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April 29, 2014

Discover Epigenomic Variation with a Flexible Targeted Bisulfite Sequencing Method

Speakers for this Event:
  • Daniel Burgess, PhD, Group Leader – Sequence Capture, Roche NimbleGen
  • Nathan Springer, PhD, Professor, University of Minnesota
  • Epigenetic researchers face a number of challenges in methylation studies related to breadth, depth, throughput and more. Built on Roche NimbleGen’s proprietary probe design and manufacturing technologies, the SeqCap Epi Enrichment System will enable you to overcome these challenges.

    Dr. Burgess and Dr. Springer will discuss how innovative probe design combined with a unique workflow provides a clearer picture of the epigenomic variation in your samples than any other system currently available. See how you can discover differential methylation efficiently, with custom designs over target selection, lower sample input, higher information retention, and the abilities to capture both strands, detect complex or rare methylation events and reduce false positives.

    The presenters will share the rationale behind the development of this flexible targeted bisulfite sequencing tool and how it has been applied in methylation research.

    THIS PROGRAM IS INTENDED FOR

    Principle investigators, laboratory scientists, genome center directors, clinical researchers, cancer/oncology researchers, agricultural genetic researchers, epigenetic researchers.

    ABOUT OUR SPEAKERS

    Daniel Burgess, PhD, Group Leader – Sequence Capture, Roche NimbleGen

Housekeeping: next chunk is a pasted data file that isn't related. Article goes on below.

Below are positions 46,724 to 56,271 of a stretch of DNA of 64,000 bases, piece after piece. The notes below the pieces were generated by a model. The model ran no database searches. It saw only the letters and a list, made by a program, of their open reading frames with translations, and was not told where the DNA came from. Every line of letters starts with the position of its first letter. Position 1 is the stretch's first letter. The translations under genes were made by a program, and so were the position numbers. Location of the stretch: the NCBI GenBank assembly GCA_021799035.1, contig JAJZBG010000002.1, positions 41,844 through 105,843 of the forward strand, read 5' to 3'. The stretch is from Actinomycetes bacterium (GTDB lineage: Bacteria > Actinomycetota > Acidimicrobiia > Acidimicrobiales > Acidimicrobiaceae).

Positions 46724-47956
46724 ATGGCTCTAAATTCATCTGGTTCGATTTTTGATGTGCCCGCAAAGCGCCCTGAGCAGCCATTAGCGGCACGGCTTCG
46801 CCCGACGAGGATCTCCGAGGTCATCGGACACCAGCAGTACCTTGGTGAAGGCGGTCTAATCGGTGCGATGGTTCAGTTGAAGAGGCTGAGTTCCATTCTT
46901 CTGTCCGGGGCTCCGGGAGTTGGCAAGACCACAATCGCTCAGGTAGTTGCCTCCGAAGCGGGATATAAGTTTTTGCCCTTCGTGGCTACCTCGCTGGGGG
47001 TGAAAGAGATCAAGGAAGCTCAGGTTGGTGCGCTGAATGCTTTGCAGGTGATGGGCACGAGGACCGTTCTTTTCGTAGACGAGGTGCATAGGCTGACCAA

Dr. Burgess holds a PhD degree from the Department of Human Genetics at the University of Michigan. He was a Postdoctoral Fellow and then an Assistant Professor of Neurology at Baylor College of Medicine in Houston, Texas. Dr. Burgess joined Roche NimbleGen in 2008, where he has been leading efforts in target enrichment technology and product development for high resolution genome analysis.

    Nathan Springer, PhD, Professor, University of Minnesota

    Nathan Springer performed his PhD research on the consequences of aneuploidy in Dr. Ron Phillips group at the University of Minnesota. He was a post-doctoral researcher in Dr. Shawn Kaeppler's group at the University of Wisconsin where he worked on the characterization of chromatin-related genes in maize. He joined the Department of Plant Biology at the University of Minnesota in 2003. He is currently a Professor in the Department of Plant Biology and the Director of the Microbial and Plant Genomics Institute. Nathan's research group studies natural variation in maize with focuses on structural genomic variation, gene expression variation and epigenomic variation.

    OUR XTALKS PARTNERS FOR THIS EVENT

    Roche NimbleGen is an innovator in the life sciences market focused on research activities and manufacturing target enrichment probe pools for DNA sequencing. Capitalizing on the efficiencies inherent with parallel enrichment, researchers can now design economical, high throughput, and time-saving next-generation sequencing experiments. Next-generation sequencing combined with Sequence Capture probe pools offers researchers a clearer understanding of genomic structure and function in order to understand the impact of genes on biological processes. We are part of the innovations in sequencing solutions for life science research, now and in the future.

    For information about the recorded archive for this event contact Xtalks at (416) 977-6555 ext 371, or email register@xtalks.com

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